Bonus tip: It can be useful to read your resume aloud like a speech, and also to get two others to read it over – one who understands your job and another who doesn’t. This will ensure your resume makes sense to people both inside and outside the industry, company or technical specialisation.

4. Format appropriately

Formatting can be tricky. Ultimately you want your resume to be clear, easy to read and pleasing to look at. Don’t forget that it’s a reflection of your capabilities – particularly if the role requires excellent written communication skills!

Here are some formatting tips:

  • Use the same font type and size across the whole document (excluding your name – this can be bigger). The most appropriate size depends on the font chosen, but I generally recommend size 10 or 11.
  • Bullet points are meant to be brief, so check that they are.
  • Bold headings can help segment the document and draw attention to specific sections.
  • Make sure there is some white space, but no large areas (e.g. a third of the page).
  • Start new paragraphs, jobs or sections on new pages.
  • Ideally, when you have your formatting perfect, save the document as a PDF so its appearance will remain as you intended. However, do check whether the job advert requires a specific format.
  • Don’t get mixed up with different versions of your resume. You certainly don’t want to be applying for Company X with a resume that still says Company Z in the profile section. If needed, use a standard file format that makes sense to all, such as Resume_Your Full Name_Date_Company_Job Title.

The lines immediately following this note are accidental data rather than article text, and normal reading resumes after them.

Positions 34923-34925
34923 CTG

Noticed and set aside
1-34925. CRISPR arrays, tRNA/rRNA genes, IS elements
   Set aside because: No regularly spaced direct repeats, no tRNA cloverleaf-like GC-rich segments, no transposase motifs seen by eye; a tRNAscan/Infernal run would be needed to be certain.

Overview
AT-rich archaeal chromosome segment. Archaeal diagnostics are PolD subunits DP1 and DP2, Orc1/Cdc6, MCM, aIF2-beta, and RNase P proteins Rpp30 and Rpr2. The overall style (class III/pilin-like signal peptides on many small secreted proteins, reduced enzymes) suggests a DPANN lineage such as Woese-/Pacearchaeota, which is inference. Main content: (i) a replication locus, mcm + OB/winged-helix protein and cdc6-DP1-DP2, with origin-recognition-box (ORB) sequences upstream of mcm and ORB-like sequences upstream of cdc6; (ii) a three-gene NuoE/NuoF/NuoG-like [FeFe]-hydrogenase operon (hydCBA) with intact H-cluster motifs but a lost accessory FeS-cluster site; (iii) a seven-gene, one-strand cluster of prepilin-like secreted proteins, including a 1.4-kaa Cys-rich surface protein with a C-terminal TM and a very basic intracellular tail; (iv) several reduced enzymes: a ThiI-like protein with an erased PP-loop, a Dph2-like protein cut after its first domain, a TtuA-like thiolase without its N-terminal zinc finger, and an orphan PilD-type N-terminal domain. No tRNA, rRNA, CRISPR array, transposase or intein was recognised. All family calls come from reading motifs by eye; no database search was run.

5. Talk tech

These days, technology is an important part of most jobs. Include a section in your resume that details any relevant programs/platforms/software systems you have experience with. But don’t be tempted to say you’re an expert in a certain program if you only know the absolute basics! (More on being honest in your resume below.)

6. Double-check your dates

Make sure all the dates listed for past employment and education are correct. It’s quite common for years to be incorrect, which requires clarifying and doesn’t make the greatest first impression. Also be sure to explain any gaps in employment.

7. Avoid repetition

Try not to repeat yourself. If someone takes the time to read your whole resume word for word, you want to take advantage of that by telling them something they don’t already know.

8. Tailor role descriptions and achievements

Your responsibilities and achievements for each role should be tailored to suit the position you are applying for. It’s great to use the STAR method for your achievements. Do include results, e.g. ‘Turnover was reduced by 15%’, but try to be succinct to allow for discussion at the interview.

For recent graduates, I would also recommend using this space to include a summary of projects you completed at university.

9. Make references available on request

Don’t include your referees’ details on your resume – you want to control who is contacted and when. Instead, include something along the lines of ‘Excellent references available on request’, and make sure you have these details handy to provide when requested.

10. Be honest

Honesty is important. Your resume should directly reflect you, your experience, what you have achieved and the type of role you are seeking. If this is not the case, it will make for an awkward job interview!

Ready for a new role? Update your resume, send it to us and let GWG help you find your next opportunity!